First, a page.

It is so hard for a mother – or a father, for that matter – to lose a child, whether it be a stillborn babe, or the child who ran out in front of a bus, or the ugly disease that would just not let go, all those bad choices and addictions that end a life. A parent would do anything, anything, to prevent the going or to bring back the life. So that day when his daughter is so ill, Jairus looks for Jesus, the healer, the miracle worker. He is desperate. The doctors are shaking their heads. May be the preacher can help. Jairus wants his daughter to be well. He wants her to live.
But the preacher has gone across the sea and who knows when he will return. There was that storm last night. Will they risk crossing the water again so soon? And then a cry goes up – the boat has been seen. And Jairus waits impatiently for the preacher to return. As soon as the boat pulls in to the shore, there are people rushing to meet it. Jairus pushes past them and falls to his feet. “Master, my daughter is dying. Come, save her!” And the Master nods, and follows.
They haven’t gone far when the Master stops. Another delay. Jairus is already so anxious. There is no time to linger and have conversations with strange women, especially diseased women who are beyond the pale. You keep away from women like that if you want to remain pure and holy, you don’t touch them, they can’t cook, they can’t have a role in society, they can’t be a proper wife even. But this woman wants to be well. She wants to live! For twelve years she has endured a living death. She too is desperate. She touches Jesus’ clothes, breaking the age-old taboo. She thought that no one would notice in the crowd. But Jesus did. “Who touched me?” he asked. There were so many people. Anyone could have touched him. But she knows he means her. So she steps forward to explain. The moment she touched the Master’s hem, she was healed, and he commends her for her faith. Her faith is reinforced when she comes forward to admit her illness, to admit to touching him. And in her faith, her healing is confirmed. But more than that, in coming forward she is witnessing to what Jesus did. The crowd hear her testament.
Meanwhile Jairus’ little girl lies dying. For him, Never mind faith! Heal my daughter! Come on! Now! It seems that Jesus himself is not disturbed by the interruption caused by the woman. There is no agitation, no sense that he should really be somewhere else by now. The agitation is all with Jairus.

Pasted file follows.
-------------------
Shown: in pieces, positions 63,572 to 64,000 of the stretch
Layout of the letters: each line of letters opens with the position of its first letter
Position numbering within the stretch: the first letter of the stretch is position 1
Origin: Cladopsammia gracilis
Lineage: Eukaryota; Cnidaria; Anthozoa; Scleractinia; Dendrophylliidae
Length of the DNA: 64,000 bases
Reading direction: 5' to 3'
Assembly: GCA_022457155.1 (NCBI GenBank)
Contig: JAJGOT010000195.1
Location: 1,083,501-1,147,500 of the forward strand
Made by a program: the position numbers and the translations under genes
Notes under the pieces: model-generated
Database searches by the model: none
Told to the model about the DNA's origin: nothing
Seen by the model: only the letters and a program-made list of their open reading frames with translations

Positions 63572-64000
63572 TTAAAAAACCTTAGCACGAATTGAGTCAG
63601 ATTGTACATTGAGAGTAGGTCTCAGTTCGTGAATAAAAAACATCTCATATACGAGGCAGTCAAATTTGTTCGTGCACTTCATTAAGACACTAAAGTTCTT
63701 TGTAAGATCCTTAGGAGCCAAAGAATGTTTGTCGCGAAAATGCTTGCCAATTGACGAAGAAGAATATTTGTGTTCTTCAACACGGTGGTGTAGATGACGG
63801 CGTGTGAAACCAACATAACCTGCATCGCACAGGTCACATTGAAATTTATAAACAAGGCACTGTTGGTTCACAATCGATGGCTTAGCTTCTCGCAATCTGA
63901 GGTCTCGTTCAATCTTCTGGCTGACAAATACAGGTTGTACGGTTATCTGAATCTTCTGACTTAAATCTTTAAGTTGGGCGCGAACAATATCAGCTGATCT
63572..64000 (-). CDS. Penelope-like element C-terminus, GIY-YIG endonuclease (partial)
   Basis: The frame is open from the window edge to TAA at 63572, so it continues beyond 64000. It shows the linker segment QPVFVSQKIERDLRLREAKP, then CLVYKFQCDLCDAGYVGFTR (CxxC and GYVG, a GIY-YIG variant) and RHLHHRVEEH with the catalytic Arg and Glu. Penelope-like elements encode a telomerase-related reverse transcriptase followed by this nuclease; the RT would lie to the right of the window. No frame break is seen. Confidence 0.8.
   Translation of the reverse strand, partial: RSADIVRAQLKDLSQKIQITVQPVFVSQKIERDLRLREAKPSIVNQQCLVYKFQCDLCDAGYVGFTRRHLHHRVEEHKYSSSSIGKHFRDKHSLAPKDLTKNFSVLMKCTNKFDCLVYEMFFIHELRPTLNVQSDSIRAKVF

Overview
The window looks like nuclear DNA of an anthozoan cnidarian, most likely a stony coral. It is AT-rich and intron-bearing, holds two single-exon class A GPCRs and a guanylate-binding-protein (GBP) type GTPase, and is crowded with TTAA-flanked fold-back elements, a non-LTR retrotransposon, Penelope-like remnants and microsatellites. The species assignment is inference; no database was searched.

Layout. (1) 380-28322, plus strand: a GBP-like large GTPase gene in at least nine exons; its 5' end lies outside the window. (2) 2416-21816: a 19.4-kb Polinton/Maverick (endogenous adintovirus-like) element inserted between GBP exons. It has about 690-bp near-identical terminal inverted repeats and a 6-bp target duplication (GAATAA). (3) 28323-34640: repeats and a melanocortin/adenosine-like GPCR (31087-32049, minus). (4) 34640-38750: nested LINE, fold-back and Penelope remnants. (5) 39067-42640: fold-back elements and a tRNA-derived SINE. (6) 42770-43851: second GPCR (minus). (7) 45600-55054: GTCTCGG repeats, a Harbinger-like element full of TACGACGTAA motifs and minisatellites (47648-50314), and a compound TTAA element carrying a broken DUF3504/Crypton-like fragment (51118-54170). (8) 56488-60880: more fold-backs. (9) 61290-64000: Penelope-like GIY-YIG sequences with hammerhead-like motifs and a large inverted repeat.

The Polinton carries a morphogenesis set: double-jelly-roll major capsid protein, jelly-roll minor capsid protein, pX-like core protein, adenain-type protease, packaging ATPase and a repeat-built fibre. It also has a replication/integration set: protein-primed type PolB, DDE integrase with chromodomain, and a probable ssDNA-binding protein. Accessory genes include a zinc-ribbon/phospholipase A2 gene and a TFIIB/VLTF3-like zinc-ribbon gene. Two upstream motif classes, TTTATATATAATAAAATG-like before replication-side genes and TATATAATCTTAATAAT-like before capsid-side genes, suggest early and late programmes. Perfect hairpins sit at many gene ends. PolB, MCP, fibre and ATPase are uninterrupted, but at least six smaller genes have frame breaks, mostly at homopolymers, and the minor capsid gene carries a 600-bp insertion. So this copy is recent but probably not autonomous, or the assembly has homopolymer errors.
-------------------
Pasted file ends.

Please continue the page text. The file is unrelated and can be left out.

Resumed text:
And then some distant relative arrives from Jairus’ house. The girl is dead. There is nothing the preacher can do now. Let him go. But the preacher insists on coming to the house. And Jairus finds he wants him there, that left over little bit of faith that says Yes to the Master.
“Don’t be afraid!” says Jesus, just as he said to the disciples in the middle of the storm, just as he says to us when our faith is worn down. Do not be afraid. What is the opposite of faith? It is fear. Do not be afraid.
The weeping women are in the house already, keening the pain of loss. Why should the preacher want to touch a dead body? A dead body is unclean, impure. You don’t touch the dead, not if you want to remain holy. Jesus says she is not dead, and they laugh at him. You could argue that the little girl was in a coma, but the women know death all too well. He sends them away, the faithless ones, leaving his core team, Peter, James and John, and the girls’ parents.
Jesus takes the girl’s hand and invites her back into life. “Lamb,” he calls her, “Get up!” Wake up! And the girl open her eyes and gets out of bed. The Good Shepherd has rescued the lost lamb, just as he saved the lost ewe on his way here.
For Jairus and his wife, the rollercoaster is on the way up again. Their daughter is alive! But it’s not just about joy and thankfulness, they have to come to terms with something happening that is very weird. And when they get their heads round it, it will affect them profoundly, because it will open their eyes to the presence of God, to who Jesus is. Jairus’ name is prophetic: it means God will enlighten, God will awaken. The girl has awoken from death and her healing has awoken new faith, new insight, new enlightenment. The fear has gone.
“Give her something to eat,” says Jesus – a practical instruction. Give her nourishment. But it is also proof of the healing. Dead children don’t eat.
At the end of the story, the child is well. She is alive. The woman is well. She is alive, fully alive. That’s what it’s like in the kingdom of heaven – to be well and fully alive, to be open to God’s presence and to see the light of Christ. In the kingdom of heaven, death is never the final word. In the kingdom of heaven, we find eternal life. There is no need for fear.
All through our lives we have cause for fear, when we are ill, when our loved ones are ill or die and our circumstances change. Life happens. Life is a struggle. There is no need for fear. In Christ we find life, real life. Because our father who would do anything to save us is God himself. And we can trust in him.